COVID-19-related cardiac complications from clinical evidences to basic mechanisms: Opinion paper of the ESC Working Group on Cellular Biology of the Heart

Maurizio Pesce, Piergiuseppe Agostoni, Hans-Erik Bøtker, Bianca Brundel, Sean M Davidson, Raffaele De Caterina, Peter Ferdinandy, Henrique Girao, Mariann Gyöngyösi, Jean-Sebastien Hulot, Sandrine Lecour, Cinzia Perrino, Rainer Schulz, Joost Pg Sluijter, Sabine Steffens, Ivan Tancevski, Can Gollmann-Tepeköylü, Carsten Tschöpe, Sophie van Linthout, Rosalinda Madonna

Published: 1 September 2021


The pandemic of coronavirus disease (COVID)-19 is a global threat, causing high mortality, especially in the elderly. The main symptoms and the primary cause of death are related to interstitial pneumonia. Viral entry also into myocardial cells mainly via the angiotensin converting enzyme type 2 (ACE2) receptor and excessive production of pro-inflammatory cytokines, however, also make the heart susceptible to injury. In addition to the immediate damage caused by the acute inflammatory response, the heart may also suffer from long-term consequences of COVID-19, potentially causing a post-pandemic increase in cardiac complications. Although the main cause of cardiac damage in COVID-19 remains coagulopathy with micro- (and to a lesser extent macro-) vascular occlusion, open questions remain about other possible modalities of cardiac dysfunction, such as direct infection of myocardial cells, effects of cytokines storm, and mechanisms related to enhanced coagulopathy. In this opinion paper, we focus on these lesser appreciated possibilities and propose experimental approaches that could provide a more comprehensive understanding of the cellular and molecular bases of cardiac injury in COVID-19 patients. We first discuss approaches to characterize cardiac damage caused by possible direct viral infection of cardiac cells, followed by formulating hypotheses on how to reproduce and investigate the hyperinflammatory and pro-thrombotic conditions observed in the heart of COVID-19 patients using experimental in vitro systems. Finally, we elaborate on strategies to discover novel pathology biomarkers using omics platforms.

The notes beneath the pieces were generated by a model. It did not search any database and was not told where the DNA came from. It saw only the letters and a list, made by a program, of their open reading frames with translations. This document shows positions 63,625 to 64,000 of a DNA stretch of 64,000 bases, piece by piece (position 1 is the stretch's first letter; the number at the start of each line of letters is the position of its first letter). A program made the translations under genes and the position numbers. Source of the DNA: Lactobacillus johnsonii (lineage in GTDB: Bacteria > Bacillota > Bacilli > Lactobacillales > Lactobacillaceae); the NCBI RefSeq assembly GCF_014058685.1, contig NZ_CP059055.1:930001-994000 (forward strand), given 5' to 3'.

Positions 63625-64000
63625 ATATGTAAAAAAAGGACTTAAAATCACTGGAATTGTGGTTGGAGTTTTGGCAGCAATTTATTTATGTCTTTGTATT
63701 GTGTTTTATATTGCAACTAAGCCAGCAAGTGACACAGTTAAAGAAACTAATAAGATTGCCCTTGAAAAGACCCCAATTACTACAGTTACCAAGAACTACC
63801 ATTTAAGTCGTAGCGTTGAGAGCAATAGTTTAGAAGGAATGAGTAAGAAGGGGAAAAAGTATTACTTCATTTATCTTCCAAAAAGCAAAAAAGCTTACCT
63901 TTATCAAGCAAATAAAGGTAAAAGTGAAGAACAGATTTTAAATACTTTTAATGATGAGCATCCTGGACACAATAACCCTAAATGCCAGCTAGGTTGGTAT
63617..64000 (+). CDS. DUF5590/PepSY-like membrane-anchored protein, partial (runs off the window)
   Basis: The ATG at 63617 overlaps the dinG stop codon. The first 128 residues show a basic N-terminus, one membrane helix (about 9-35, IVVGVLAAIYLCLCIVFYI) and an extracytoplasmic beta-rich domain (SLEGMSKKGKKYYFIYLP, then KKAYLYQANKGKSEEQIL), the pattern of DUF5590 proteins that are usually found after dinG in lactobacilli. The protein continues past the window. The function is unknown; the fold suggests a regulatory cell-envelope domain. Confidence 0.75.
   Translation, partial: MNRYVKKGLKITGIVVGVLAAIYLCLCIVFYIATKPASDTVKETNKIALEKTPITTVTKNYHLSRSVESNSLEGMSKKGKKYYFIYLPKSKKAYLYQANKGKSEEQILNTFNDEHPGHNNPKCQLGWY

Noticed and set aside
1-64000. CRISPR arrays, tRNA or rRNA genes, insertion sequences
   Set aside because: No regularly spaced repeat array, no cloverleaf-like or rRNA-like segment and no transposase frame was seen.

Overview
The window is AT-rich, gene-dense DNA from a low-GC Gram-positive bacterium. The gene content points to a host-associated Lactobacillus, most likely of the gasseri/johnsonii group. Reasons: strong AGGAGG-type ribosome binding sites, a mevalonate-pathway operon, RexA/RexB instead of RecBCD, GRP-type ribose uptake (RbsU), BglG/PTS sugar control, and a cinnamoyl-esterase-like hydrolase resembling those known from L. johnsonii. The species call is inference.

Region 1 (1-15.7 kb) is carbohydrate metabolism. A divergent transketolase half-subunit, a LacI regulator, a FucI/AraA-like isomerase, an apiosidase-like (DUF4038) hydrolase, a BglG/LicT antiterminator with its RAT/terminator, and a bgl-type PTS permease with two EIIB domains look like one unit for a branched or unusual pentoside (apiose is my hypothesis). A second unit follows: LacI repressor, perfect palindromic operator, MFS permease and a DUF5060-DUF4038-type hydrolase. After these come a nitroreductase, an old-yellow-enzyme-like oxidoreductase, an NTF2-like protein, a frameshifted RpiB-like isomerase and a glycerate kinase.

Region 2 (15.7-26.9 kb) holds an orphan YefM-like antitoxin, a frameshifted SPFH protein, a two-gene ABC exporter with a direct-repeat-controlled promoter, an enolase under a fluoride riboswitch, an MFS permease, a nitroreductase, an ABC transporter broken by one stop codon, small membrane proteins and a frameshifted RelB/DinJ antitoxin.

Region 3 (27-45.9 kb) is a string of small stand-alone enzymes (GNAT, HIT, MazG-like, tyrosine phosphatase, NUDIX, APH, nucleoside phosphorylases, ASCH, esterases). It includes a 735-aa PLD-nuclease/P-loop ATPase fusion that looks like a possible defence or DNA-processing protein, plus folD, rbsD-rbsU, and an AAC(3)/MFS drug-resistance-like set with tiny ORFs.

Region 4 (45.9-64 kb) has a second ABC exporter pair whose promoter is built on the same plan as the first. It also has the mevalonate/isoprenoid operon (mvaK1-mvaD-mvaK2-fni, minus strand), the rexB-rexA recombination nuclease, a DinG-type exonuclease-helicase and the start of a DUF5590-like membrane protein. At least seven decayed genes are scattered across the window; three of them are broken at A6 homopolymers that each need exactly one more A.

Full Access Link: Cardiovascular Research